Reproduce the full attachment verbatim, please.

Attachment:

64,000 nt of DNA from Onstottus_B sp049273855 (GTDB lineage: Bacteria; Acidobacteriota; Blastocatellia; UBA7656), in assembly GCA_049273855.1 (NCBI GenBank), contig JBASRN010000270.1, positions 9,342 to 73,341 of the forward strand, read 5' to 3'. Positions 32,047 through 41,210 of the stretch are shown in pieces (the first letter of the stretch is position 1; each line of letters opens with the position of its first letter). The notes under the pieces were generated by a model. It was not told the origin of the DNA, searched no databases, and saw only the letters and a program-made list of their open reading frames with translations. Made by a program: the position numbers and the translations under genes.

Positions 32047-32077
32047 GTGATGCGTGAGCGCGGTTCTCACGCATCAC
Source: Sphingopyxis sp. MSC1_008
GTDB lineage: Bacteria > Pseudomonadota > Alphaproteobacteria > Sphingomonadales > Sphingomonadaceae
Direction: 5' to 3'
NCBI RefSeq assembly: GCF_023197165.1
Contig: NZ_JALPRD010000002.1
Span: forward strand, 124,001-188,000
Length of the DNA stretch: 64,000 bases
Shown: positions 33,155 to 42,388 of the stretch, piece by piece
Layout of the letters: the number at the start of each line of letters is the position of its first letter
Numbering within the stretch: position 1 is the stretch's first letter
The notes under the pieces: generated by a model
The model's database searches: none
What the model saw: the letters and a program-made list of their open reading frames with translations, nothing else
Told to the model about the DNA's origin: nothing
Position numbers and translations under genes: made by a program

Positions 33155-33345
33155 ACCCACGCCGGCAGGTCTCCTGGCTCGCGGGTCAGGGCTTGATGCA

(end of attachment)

64,000 nt of DNA from Onstottus_B sp049273855 (GTDB lineage: Bacteria; Acidobacteriota; Blastocatellia; UBA7656), in assembly GCA_049273855.1 (NCBI GenBank), contig JBASRN010000270.1, positions 9,342 to 73,341 of the forward strand, read 5' to 3'. Positions 32,047 through 41,210 of the stretch are shown in pieces (the first letter of the stretch is position 1; each line of letters opens with the position of its first letter). The notes under the pieces were generated by a model. It was not told the origin of the DNA, searched no databases, and saw only the letters and a program-made list of their open reading frames with translations. Made by a program: the position numbers and the translations under genes.

Positions 32047-32077
32047 GTGATGCGTGAGCGCGGTTCTCACGCATCAC
Source: Sphingopyxis sp. MSC1_008
GTDB lineage: Bacteria > Pseudomonadota > Alphaproteobacteria > Sphingomonadales > Sphingomonadaceae
Direction: 5' to 3'
NCBI RefSeq assembly: GCF_023197165.1
Contig: NZ_JALPRD010000002.1
Span: forward strand, 124,001-188,000
Length of the DNA stretch: 64,000 bases
Shown: positions 33,155 to 42,388 of the stretch, piece by piece
Layout of the letters: the number at the start of each line of letters is the position of its first letter
Numbering within the stretch: position 1 is the stretch's first letter
The notes under the pieces: generated by a model
The model's database searches: none
What the model saw: the letters and a program-made list of their open reading frames with translations, nothing else
Told to the model about the DNA's origin: nothing
Position numbers and translations under genes: made by a program

Positions 33155-33345
33155 ACCCACGCCGGCAGGTCTCCTGGCTCGCGGGTCAGGGCTTGATGCA